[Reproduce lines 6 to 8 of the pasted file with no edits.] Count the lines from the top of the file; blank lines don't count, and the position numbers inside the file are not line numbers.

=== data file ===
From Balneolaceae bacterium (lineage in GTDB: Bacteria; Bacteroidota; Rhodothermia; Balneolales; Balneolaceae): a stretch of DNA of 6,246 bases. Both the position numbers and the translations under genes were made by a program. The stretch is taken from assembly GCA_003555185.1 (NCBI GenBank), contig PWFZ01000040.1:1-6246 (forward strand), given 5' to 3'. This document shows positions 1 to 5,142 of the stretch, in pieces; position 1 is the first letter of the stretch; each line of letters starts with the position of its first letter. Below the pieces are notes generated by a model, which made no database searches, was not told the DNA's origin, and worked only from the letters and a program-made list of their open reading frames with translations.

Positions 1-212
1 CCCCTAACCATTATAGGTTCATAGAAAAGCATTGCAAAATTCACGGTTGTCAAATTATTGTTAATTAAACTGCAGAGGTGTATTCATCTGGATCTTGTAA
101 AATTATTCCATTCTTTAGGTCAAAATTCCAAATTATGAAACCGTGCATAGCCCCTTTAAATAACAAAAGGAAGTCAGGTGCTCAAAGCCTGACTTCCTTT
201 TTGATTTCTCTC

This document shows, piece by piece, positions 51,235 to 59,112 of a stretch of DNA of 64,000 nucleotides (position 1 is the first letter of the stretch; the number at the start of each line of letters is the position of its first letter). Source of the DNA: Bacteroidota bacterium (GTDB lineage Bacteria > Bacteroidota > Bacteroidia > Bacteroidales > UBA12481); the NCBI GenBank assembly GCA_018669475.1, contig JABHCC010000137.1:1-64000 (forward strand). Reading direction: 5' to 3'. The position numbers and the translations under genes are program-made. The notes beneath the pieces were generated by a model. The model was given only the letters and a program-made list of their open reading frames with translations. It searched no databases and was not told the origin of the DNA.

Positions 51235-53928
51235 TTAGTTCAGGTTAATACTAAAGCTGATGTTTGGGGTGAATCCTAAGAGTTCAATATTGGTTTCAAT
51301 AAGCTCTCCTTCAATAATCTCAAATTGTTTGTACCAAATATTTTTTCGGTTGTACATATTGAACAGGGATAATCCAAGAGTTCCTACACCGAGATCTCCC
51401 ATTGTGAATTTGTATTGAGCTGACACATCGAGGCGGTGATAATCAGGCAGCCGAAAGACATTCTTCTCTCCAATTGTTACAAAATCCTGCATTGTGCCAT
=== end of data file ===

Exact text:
This document shows, piece by piece, positions 51,235 to 59,112 of a stretch of DNA of 64,000 nucleotides (position 1 is the first letter of the stretch; the number at the start of each line of letters is the position of its first letter). Source of the DNA: Bacteroidota bacterium (GTDB lineage Bacteria > Bacteroidota > Bacteroidia > Bacteroidales > UBA12481); the NCBI GenBank assembly GCA_018669475.1, contig JABHCC010000137.1:1-64000 (forward strand). Reading direction: 5' to 3'. The position numbers and the translations under genes are program-made. The notes beneath the pieces were generated by a model. The model was given only the letters and a program-made list of their open reading frames with translations. It searched no databases and was not told the origin of the DNA.

Positions 51235-53928
51235 TTAGTTCAGGTTAATACTAAAGCTGATGTTTGGGGTGAATCCTAAGAGTTCAATATTGGTTTCAAT